In this connection, the author of these lines would like to note the following: It is impossible to reject the possibility of the implementation of certain ideas of Eurasianism in the future, especially as a means of cultural self-defense against the dominance of the West even if it is acknowledged that these ideas will be transformed in the course of that interaction.  However, it is important to recognize that the perspectives of the implementation of the Eurasian doctrine on the post-Soviet space will in the first instance depend on their vitality and elevation to the state level in Russia, a trend that is already in evidence as has been suggested here.

Geographically and historically, the territory of contemporary Russia has long been and is today a place of competition for the construction and demise of broader state formations, the last two of which were the Russian Empire and the Soviet Union.  One would not want to fall into the trap of geographic determination, but it is difficult not to agree that even today’s globalized world of high technologies and science exists in a geographic continuum, the impact of which makes itself felt on present geopolitical subjects almost as a Procrustean bed surviving from the past.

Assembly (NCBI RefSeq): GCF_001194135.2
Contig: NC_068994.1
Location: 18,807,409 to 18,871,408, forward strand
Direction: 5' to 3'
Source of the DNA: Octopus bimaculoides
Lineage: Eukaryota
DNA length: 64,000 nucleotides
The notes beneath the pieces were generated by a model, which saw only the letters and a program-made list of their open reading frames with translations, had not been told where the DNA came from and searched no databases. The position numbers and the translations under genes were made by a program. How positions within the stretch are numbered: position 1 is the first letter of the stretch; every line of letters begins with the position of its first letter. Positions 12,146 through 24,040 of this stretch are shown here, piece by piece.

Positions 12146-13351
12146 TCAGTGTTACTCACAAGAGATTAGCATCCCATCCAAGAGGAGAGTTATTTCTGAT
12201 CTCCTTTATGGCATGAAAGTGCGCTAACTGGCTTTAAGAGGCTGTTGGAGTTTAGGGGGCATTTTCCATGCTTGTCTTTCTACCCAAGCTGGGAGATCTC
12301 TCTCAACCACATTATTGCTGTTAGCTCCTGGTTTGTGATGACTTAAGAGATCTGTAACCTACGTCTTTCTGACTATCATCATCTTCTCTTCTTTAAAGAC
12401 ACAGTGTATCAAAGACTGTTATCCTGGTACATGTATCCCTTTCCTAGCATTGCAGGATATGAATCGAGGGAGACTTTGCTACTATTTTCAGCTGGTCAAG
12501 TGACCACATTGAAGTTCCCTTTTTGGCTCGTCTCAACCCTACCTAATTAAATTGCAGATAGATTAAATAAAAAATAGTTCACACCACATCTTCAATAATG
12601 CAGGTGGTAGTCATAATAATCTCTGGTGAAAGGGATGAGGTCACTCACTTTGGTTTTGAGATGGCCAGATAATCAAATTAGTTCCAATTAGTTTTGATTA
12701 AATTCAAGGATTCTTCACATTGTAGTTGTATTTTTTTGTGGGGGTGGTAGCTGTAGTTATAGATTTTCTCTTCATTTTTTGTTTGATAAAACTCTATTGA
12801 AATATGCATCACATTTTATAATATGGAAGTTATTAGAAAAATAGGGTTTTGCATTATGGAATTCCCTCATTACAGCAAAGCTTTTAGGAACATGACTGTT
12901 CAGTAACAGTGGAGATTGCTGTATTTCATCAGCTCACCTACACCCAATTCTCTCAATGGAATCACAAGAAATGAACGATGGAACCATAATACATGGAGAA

[1] On September 29, 2009 the first session of the Parliamentary Assembly of the Turkic Language countries took place in Baku and resulted in the Baku Declaration.  On October 2-3, 2009 in the Nakhchivan Autonomous Republic, the ninth summit of the heads of the Turkic Language countries occurred.  The only Turkic language country which did not participate in the work of that summit was Uzbekistan. 


Laruelle, Marlene. “The Orient in Russian Thought at the Turn of the Century”, in Shlapentokh, Dmitry, ed. (2007) Russia Between East and West: Scholarly Debates on Eurasianism (Leiden-Boston).